In this exquisite corner of the earth, the creative energy so playful within the realm of gastronomy unsurprisingly extends itself into official institutes of Capital-A Art as well.
Bilbao’s metal-petaled Guggenheim is a major architectural treat both inside and out. The many distinctive folds of the form make for fascinating chambers within, many of which house pieces specifically designed to fit the particular angles and curves of the building. Some of the rooms are intensely powerful – we walk away stunned from one photography exhibit in particular – but the overall quality of the place is a bit impish, a successfully sprightly counterpart to comparatively musty Serious Art Spaces elsewhere. It’s perhaps best modeled in Koons’ gigantic Puppy made entirely of flowering plants and standing fragrant guard at the entrance.
Inside, I am particularly called by this piece, which spans an entire wall. Sam, classical art aficionado, notes my fascination and inquires – what is it that I find successful about modernity?
I respond that it’s not modernity in itself that captures my attention, but rather presenting forms in innovative ways such that they cause me to consider what I already know in a new light. Sam’s uncomfortable with the lack of context in many contemporary works, because it often leaves the meaning unclear. For me, this is exactly what makes them so successful – when they work best, they invite the audience to develop its own relationship with the art in the moment of experience. To me, this piece summons thoughts on prayer, femininity and the female body, what it is to ask for something, dreams, the ways in which ideas are and are not connected to each other, and where thoughts go when we project them into the world, among other things. It isn’t that I come to any specific conclusions, but I cherish the creative time spent considering the prompt.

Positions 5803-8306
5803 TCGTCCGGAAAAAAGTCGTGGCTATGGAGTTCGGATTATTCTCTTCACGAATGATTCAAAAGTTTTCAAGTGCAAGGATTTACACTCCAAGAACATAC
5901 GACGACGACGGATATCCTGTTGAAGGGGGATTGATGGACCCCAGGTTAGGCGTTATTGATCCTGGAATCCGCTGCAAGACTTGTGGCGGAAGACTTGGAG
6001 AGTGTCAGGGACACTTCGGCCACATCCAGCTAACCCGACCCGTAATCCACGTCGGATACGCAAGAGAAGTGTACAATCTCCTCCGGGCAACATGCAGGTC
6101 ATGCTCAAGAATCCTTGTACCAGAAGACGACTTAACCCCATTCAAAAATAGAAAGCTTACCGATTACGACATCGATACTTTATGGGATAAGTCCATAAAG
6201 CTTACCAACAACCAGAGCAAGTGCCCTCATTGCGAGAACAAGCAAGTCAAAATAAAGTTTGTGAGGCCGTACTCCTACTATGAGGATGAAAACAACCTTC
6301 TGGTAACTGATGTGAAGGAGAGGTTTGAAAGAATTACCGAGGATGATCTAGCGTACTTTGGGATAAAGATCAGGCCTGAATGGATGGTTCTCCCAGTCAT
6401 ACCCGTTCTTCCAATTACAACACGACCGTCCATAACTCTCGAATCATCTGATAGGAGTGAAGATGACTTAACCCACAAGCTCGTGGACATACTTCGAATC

Detail from another successful piece for me; the entire work is at least four times this size. Leah comments that this is a faithful rendition of her brain.
I see open-ended commentary on architecture, and I’m reminded of the climactic scene in Eternal Sunshine of the Spotless Mind, and I consider a house made of sea and light.
As is likely evident by now, my personal favorite encounters with creativity are in public spaces, where it can be interwoven with the mundane and the daily (as opposed to officialized, institutionalized). Vitoria is replete with multi-story murals, rainbow paints and glittering tiles spanning the hilly streets. Many feature the multiple languages spoken in the region, English and Castellano phrases at play with Basque, all pockmarked with X’s and K’s and top-hatted A’s.
This, on the other hand. The other other hand. No, I don’t want to get my hands anywhere near that. Vitoria, why??
Both Muriel and I are seduced by Vitoria’s extremely well-designed publicity. I’m pretty sure this one’s calling for some variety of protest; isn’t it a thousand times more attractive than the red and white that papered Madrid pre-huelga?
And then there’s the straight-up graffiti, which I absolutely adore when it’s clever. This one (“Put spicy in your life“) is just off Calle Laurel in Logroño. I’m considering printing it out for display in my kitchen.
On a playground in Vitoria (“Stop complaining and act, asshole!“).
Yes, he does. In Donostia-San Sebastián.